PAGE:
Early analgesia after periodontal treatment in dogs: a comparison of three analgesic protocols
P. Rauser, P. Janalik, M. Markova, T. Fichtelhttps://doi.org/10.17221/6867-VETMEDCitation:Rauser P., Janalik P., Markova M., Fichtel T. (2013): Early analgesia after periodontal treatment in dogs: a comparison of three analgesic protocols. Veterinarni Medicina, 58: 312-317.
The analgesic effects of carprofen, morphine and bupivacaine on early oral pain after periodontal treatment in dogs have been poorly investigated. Forty-five client-owned dogs (8.5 ± 6.4 kg and 7.8 ± 3.2 years) scheduled for periodontal treatment were allocated to carprofen, morphine and bupivacaine groups (n = 15 each). The study was designed as a prospective, randomised, double “blinded” clinical study. Carprofen (CAR, 4 mg/kg, subcutaneously) or morphine (MOR, 0.3 mg/kg, intramuscularly) was given thirty minutes before the dogs were placed under anesthesia. Bilateral maxillary and mandibular nerve blocks were performed with bupivacaine (BUP, 1 mg/kg), after the induction of anesthesia. Dogs were anaesthetised with medetomidine-propofol-isoflurane and reversal was carried out using atipamezole. Periodontal painful sub-gingival scaling was performed in all dogs. Periodontal treatment lasted for up to one hour. A modified University of Melbourne Pain Score (UMPS, 0–28 points), Visual Analog pain Scale (VAS, 0–100 mm), plasma glucose (Glu) and serum cortisol (Cor) levels were assessed before administration of analgesics (MOR-0, CAR-0, BUP-0) and two hours thereafter, that is thirty minutes after atipamezole administration (MOR-2, CAR-2, BUP-2). Analgesia rescue with tramadol (2 mg/kg intramuscularly) was provided for animals with modified UMPS over 14 or VAS over 50 points. Differences in Glu and Cor values were analysed with analysis of variance (ANOVA) for repeated measures, in UMPS and VAS over time for each group with the Friedman test and pre- and postoperatively using the Mann-Whitney U-test. Differences were considered significant at P < 0.05. Analgesia rescue was provided to one patient of the CAR group and one patient of the MOR group. No differences in UMPS values between groups were detected. A significant increase in VAS values after treatment was detected in all groups. Plasma glucose levels significantly increased in MOR-2 compared to MOR-0 and CAR-2. Serum cortisol levels significantly increased in MOR-2 compared to MOR-0, CAR-2 and BUP-2. The results of this study indicate that bupivacaine nerve blocks could be superior to carprofen, which in turn could be superior to morphine, for early analgesia (up to two hours) following sub-gingival scaling for periodontal treatment in dogs.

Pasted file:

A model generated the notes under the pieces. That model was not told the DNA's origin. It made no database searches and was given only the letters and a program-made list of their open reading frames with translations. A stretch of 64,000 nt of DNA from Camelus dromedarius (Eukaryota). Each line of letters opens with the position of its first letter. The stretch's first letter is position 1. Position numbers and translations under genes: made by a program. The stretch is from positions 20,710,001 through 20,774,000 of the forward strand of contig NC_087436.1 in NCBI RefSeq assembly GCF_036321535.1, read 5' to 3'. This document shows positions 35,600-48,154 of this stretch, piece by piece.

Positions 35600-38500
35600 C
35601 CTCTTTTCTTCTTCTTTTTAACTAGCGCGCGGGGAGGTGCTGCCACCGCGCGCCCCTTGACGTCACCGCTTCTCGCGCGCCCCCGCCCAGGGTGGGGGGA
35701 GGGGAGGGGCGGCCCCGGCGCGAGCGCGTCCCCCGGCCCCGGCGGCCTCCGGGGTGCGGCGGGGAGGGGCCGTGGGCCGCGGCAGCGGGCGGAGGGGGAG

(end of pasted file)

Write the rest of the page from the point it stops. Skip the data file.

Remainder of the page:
oral pain; carprofen; morphine; bupivacaine; teeth